|System: DS||Review Rating Legend|
|Dev: AQ Interactive||1.0 - 1.9 = Avoid||4.0 - 4.4 = Great|
|Pub: Ignition Ent.||2.0 - 2.4 = Poor||4.5 - 4.9 = Must Buy|
|Release: March 10, 2009||2.5 - 2.9 = Average||5.0 = The Best|
|Players: 1||3.0 - 3.4 = Fair|
|ESRB Rating: Everyone||3.5 - 3.9 = Good|
by Nathan Meunier
Corporate branding through the use of cute mascot characters has long been a marketing tool to sell units and entice new customers, regardless of the specific industry in question. Video game tie-ins with film, cartoons, products, and books are often skewed towards a certain demographic and get a bad rap as a result.
Traditionally, younger players flock to such games, while older gamers tend to be a little more hesitant to fall for the more blatant marketing schemes without assurance theyre getting a good game in the process. Japans NTT DoCoMo has thrown U.S. players a curveball.
Boing! Docomodake DS is a disarmingly upbeat platform puzzle game featuring a family of cheerful mushrooms. Its the kind of title that will readily catch the eye of kids seeking the next cartoonish game to add to their collection as well as other gamers drawn-in by the clever platforming/puzzle gameplay hybrid. What most folks outside of Japan wont immediately realize is the games friendly mushroom protagonists are actually the mascots for that countrys largest mobile phone company. While this may rub some players the wrong way, rest assured it matters little once you jump into the games enjoyable little world.
It shouldnt come as a big surprise that Boing! Docomodake is light on story elements. The setup is simple. Each year the Docomodake village holds an extravagant festival, but none of the mushroom family members who left the village to gather goodies and prepare for the celebration have returned. Worried about their safety and the fate of the festival, Papa Docomodake sets out to see what happened. As Papa, you must venture out into the land beyond to locate all of your missing family members and get them home to the festival on-time and unscathed. Each has wound up in a different area, and youll explore numerous dangerous and mysterious locations to save all six relatives. Extremely brief and vague snippets of the story are uncovered each time you find a family member, and the game features wholesome and positive messages about being a family.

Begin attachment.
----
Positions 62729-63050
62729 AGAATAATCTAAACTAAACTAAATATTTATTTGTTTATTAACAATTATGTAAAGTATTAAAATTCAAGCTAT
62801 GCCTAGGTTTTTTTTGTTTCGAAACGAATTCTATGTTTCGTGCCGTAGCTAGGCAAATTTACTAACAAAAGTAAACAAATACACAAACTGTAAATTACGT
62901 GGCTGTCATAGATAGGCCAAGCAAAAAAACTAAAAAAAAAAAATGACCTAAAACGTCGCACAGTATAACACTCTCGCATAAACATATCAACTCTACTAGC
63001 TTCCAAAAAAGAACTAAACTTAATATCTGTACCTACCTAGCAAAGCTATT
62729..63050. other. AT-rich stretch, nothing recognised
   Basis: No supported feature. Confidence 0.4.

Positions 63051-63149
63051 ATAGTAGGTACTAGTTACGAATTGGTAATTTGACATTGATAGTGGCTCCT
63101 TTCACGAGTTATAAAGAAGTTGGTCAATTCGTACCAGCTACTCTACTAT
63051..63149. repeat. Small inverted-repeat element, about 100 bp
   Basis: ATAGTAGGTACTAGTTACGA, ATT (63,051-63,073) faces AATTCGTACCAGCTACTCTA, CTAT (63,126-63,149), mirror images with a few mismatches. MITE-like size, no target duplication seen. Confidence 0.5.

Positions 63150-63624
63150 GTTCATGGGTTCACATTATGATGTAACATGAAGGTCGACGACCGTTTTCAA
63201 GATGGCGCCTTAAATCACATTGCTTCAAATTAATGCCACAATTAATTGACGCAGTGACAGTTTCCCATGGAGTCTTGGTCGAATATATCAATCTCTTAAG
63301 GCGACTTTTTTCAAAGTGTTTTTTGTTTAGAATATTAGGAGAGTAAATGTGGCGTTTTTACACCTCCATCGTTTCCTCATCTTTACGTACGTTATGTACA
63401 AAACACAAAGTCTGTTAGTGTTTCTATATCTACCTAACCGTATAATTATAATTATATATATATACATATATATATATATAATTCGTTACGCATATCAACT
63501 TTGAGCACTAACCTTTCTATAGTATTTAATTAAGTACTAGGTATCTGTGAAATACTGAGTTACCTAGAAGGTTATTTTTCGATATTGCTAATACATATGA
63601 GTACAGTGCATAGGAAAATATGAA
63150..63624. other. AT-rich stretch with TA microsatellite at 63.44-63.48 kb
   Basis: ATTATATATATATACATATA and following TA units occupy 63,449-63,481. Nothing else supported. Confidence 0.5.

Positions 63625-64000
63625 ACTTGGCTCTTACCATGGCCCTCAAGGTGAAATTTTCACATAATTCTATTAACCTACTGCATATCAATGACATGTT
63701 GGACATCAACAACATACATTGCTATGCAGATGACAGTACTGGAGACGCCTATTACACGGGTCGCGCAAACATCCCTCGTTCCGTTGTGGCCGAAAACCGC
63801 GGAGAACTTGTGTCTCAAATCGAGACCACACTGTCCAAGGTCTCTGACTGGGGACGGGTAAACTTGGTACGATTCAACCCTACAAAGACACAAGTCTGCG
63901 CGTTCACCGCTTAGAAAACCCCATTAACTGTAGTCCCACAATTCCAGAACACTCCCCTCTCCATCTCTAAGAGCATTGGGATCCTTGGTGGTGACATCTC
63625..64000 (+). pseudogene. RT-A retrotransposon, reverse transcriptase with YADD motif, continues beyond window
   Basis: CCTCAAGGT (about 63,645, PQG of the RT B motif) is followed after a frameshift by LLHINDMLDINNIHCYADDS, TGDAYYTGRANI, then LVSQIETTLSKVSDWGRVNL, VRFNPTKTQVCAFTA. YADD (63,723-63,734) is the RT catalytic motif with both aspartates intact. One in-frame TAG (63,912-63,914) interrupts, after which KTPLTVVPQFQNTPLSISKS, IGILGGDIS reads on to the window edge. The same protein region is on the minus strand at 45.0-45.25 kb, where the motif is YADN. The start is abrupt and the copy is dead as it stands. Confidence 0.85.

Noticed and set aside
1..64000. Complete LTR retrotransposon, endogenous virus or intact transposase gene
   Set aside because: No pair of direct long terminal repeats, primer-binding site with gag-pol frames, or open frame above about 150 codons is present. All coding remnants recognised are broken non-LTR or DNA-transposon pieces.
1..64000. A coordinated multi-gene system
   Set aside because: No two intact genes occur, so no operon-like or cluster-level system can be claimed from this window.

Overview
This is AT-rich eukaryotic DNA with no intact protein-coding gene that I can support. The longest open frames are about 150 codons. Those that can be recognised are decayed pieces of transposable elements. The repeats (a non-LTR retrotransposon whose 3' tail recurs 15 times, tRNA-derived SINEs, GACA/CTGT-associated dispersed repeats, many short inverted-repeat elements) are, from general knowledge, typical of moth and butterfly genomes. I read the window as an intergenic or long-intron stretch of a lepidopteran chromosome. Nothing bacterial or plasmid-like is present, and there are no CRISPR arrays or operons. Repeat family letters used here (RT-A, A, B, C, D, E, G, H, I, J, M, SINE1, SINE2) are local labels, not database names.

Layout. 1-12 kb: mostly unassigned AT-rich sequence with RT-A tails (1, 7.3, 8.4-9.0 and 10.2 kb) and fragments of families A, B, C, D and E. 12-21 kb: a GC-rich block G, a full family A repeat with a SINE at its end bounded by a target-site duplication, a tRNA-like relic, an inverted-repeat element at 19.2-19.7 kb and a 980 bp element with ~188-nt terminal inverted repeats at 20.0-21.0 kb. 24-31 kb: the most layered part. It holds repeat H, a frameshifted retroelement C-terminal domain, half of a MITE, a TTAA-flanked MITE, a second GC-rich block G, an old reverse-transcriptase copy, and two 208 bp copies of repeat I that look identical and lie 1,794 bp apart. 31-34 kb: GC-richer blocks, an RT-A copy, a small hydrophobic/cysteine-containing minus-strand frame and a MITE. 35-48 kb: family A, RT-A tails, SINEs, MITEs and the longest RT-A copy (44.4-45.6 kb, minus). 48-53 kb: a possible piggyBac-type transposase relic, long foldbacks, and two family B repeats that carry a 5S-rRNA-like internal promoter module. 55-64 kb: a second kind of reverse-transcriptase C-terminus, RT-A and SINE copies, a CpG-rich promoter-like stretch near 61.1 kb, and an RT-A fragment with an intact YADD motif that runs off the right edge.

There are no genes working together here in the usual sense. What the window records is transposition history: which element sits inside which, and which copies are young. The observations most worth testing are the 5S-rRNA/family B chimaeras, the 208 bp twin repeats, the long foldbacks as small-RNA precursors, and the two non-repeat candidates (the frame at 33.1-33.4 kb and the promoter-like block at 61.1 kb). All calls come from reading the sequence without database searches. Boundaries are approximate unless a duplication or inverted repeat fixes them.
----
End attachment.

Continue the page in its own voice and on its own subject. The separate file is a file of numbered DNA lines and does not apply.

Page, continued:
What Boing! Docomodake lacks in gripping plot twists it mostly makes up for in the gameplay department. Each world is made up of eight levels filled with puzzles, traps, danger, and treasure. You'll have to make your way over, around, and through a cornucopia of moving platforms, enemies, ladders, trap doors, spikes, colored gates with switches, weight-sensitive scales, tight tunnels, and other obstacles. The difficulty curve starts out gentle as a breeze, introducing new puzzle concepts along the way, and doesn't really get particularly tough until the final levels. Challenge-wise, the game increases the difficulty gradually as levels grow more complex. This is perfect for younger players while still providing enough engaging gameplay to keep the rest of us interested.
Making it through levels successfully requires more than just jumping, rolling, pushing objects, and climbing. Fortunately, it turns out Papa is a rather versatile fellow; he can split himself into miniature portions and reform at will. This neat mechanic gets a lot of play in different ways throughout the game's seven puzzle-heavy worlds, and it's one of the biggest draws of the adventure. Minis can be turned into projectiles, used to weigh down switches and platforms, dropped-into place to create solid blocks in certain situations, and stacked to create ladders. Papa will also increase or decrease in size as you add or subtract his minis, and this frequently is factored in to puzzles. When attacked, damaged, or thrown, minis become dazed and will perish if they're not reabsorbed into Papa before a 10 second timers goes off. Papa also jettisons a mini when he's damaged, and he'll perish if he's injured when not carrying any minis. It's not always imperative that you finish a level with all minis intact, but later levels often force you to use every last one to reach the exit and all of the secret treasures hidden about.
There are a lot of maneuvers to pull off, and a smooth control setup makes it all possible without becoming frustrating. Throughout the game, you'll control Papa directly with the D-pad. He can walk left and right, duck, dig, jump, and roll with simple directional presses. Everything involving his minis is handled with the stylus. Tapping Papa drops a single mini, and all of them can be jettisoned at once with a tap of the L or R button. Moving a particular mini is done by tapping the little fellow, dragging it to wherever you choose, and releasing to drop it. You can also conveniently draw circles around groups of minis to move them en-masse. They can be reabsorbed into Papa by dragging them to him, and he can instantly summon all of his minis by selecting a hand icon hovering over his head. Dealing with the little critters can feel like micromanaging at times, but the hands-on approach to navigating levels and solving the puzzles required to do so is highly entertaining.